The point where I often deviate from environmentalists is when issues of feasible solutions emerge. I’m happy to support efforts that raise awareness and educates the public on the existential dangers of climate change. However, just sounding the alarm is only half the battle. The other half involves doing something about it and this is where environmentalists have a problem.

It’s not that they outright avoid talking about solutions, which sets them apart from other agenda-driven politics. Some of their solutions do have merit and some are even making headway into the economy. However, there’s an over-arching theme of those solutions that leads me to question just how much the environment actually matters to certain environmentalists.

Talk to any self-identified environmentalist and, usually after they’re done talking about melted ice caps and dying polar bears, they’ll single out greedy corporations as the enemy. They tend to lump oil companies, coal producers, and any corporation that doesn’t sound eco-friendly as part of some international consortium of billionaires intent on maintaining their pollution-loving ways for the sake of profit.

Now, I don’t like defending big corporations, especially when their track record in protecting the environment has plenty of room for improvement. At the same time, I have a hard time believing that the solution to such an enormous problem involves battling big, industrial polluters as though it were an episode of “Captain Planet.”

As much as I love cheesy cartoons in the 1990s, the problems of the real world are far more complicated. Environmentalists, like many other vocal politically-driven groups, try to simplify the issue. Through their protests and the rhetoric surrounding it, they give the impression that to save the world, they need only defeat the evil polluters.

This is where I don’t just question the veracity of environmentalists. I genuinely doubt that the environment is their primary concern. If it were, then protesting polluters would only be a small part of their efforts. If they’re serious about making the world cleaner and more efficient, they would dedicate more time and energy into improving clean energy technology, which itself is prone to corporate greed.

This disconnect is most apparent whenever the topic of nuclear power comes up. Unlike other green energy technologies, nuclear energy is a mature technology that has been providing energy for decades. Compared to other forms of energy, it has very low emissions, but provides abundant energy, regardless of whether the sun is shining or the wind is blowing.

Despite those benefits, the same environmentalists who favor shutting down coal power plants won’t support the construction or further refinement of nuclear power planets. They’ll even outright oppose it and for reasons every bit as irrational as those championed by climate change deniers.

While there are legitimate disadvantages to utilizing nuclear power, I rarely hear environmentalists promote efforts to mitigate those issues. They won’t champion the development of advanced nuclear power, including versions that produce far less waste and are less prone to meltdowns. Many won’t even concede it as an option.

This is akin to anti-abortion advocates who support making abortion illegal in all cases, but also oppose contraception, despite the fact it significantly reduces abortions. It also parallels other environmentalists who protest the usage of genetically modified foods, but overlook the distressing fact that billions would starve without this technology.

It’s not just a case of the perfect being the enemy of the good. It’s environmentalists favoring a particular narrative over actual solutions to the problems they protest. As I’ve noted before, people like to believe that they’re the heroes of their own story. When they take a particular position, they see themselves as the underdogs in an epic struggle against good and evil.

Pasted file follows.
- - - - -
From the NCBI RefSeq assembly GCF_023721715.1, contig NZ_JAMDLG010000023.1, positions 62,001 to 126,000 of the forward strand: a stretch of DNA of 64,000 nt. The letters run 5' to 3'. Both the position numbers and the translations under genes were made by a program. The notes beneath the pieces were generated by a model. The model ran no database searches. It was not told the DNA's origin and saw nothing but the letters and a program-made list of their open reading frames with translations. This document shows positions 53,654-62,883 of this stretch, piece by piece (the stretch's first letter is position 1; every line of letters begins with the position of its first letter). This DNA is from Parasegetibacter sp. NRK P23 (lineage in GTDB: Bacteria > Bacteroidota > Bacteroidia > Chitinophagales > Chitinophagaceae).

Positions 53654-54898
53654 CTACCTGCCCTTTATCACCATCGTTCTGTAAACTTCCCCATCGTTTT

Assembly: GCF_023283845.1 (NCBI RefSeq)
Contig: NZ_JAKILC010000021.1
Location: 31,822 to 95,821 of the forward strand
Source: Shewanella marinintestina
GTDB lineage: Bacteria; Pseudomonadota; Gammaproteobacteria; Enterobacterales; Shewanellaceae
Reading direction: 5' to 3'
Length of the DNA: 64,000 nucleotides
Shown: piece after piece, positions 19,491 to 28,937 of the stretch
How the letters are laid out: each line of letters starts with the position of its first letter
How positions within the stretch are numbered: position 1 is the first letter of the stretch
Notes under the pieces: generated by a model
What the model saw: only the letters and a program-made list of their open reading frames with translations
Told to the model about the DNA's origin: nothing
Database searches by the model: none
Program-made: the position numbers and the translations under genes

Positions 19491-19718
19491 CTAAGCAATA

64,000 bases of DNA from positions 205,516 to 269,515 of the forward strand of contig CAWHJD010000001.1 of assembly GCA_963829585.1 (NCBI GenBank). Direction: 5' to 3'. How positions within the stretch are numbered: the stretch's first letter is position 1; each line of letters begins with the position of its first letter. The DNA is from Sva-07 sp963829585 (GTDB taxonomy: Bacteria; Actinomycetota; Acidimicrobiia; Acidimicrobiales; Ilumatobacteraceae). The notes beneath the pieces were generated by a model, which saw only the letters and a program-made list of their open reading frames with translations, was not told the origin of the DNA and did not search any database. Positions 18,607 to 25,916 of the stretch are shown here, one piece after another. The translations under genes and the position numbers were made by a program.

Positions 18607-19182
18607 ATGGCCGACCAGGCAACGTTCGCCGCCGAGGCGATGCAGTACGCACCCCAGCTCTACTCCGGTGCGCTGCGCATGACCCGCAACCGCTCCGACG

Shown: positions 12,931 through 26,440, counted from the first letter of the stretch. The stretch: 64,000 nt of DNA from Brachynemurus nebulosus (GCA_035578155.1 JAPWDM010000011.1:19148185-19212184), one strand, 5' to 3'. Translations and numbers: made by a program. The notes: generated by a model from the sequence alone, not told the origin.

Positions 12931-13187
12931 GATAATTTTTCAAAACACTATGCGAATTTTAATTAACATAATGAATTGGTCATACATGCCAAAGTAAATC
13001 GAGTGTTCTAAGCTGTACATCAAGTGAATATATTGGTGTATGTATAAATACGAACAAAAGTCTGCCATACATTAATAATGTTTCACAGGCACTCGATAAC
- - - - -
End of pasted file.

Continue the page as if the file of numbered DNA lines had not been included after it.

While that makes for great superhero comics and Tolkien novels, it rarely aligns with reality. Environmentalists think they’re protesting a greedy corporation run by an army of Lex Luthors who enjoy bathing in the tears of starving orphans, but the truth is more complicated and more mundane.

A key part of that truth that environmentalists tend to overlook is the fact that, no matter how greedy or evil a corporation may be, they have a vested interest in the world remaining intact. Corporations, be they greedy or virtuous, are driven to make profits. They can’t make profits, nor enjoy the fruits of their wealth, in a world where the planet is a toxic wasteland.

That’s why even oil companies, the boogeyman of many environmentalists, are actively researching more environmentally friendly products. It’s also why oil-rich countries like Saudi Arabia, which has harmed the environment in ways beyond pollution, is also investing in a post-oil economy.

It’s very likely that the advances in green energy that will improve the environment won’t come from some dedicated environmentalist who protests outside of coal plants. Chances are it will be some greedy, profit-seeking business person trying to make money in a world where the demand for energy is rapidly increasing.

Beyond just generating energy, those same greedy billionaires have just as much incentive to create clean, lush landscapes that attract other billionaires and customers. In general, people don’t like being in polluted communities. Aside from the illness and misery it generates, it also means there are fewer people buying goods and producing for the economy. Even the most devious billionaire is hurt by that.

The incentives for improving the environment are already there. That’s not to say there aren’t some who are truly malicious in how they treat the environment, but in terms of an investment that helps greedy people get richer, it’s one of the worst investments anyone can make and not just because of the bad PR it generates.

Environmentalists will gladly single out those exceedingly malicious corporations, but ignore the bigger picture. They, ironically, don’t see the forest from the trees when it comes to action that genuinely improves the environment. They cling to that epic war raging in their minds of them battling evil corporations that are out to destroy the planet, as though that would somehow benefit any business.

I get the appeal of wanting to feel like a hero in an epic struggle. My love of superhero comics should be proof enough of that. However, when that same struggle both ignores and undermines real solutions that could alleviate a serious issue, then it’s hard to take environmentalist rhetoric seriously.

There’s having genuine concern for the environment and then there’s just being against greedy corporations. Those who are unable to discern between the two can call themselves a lot of things, but they certainly aren’t helping the environment.

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Filed under Environment, human nature, outrage culture, political correctness, technology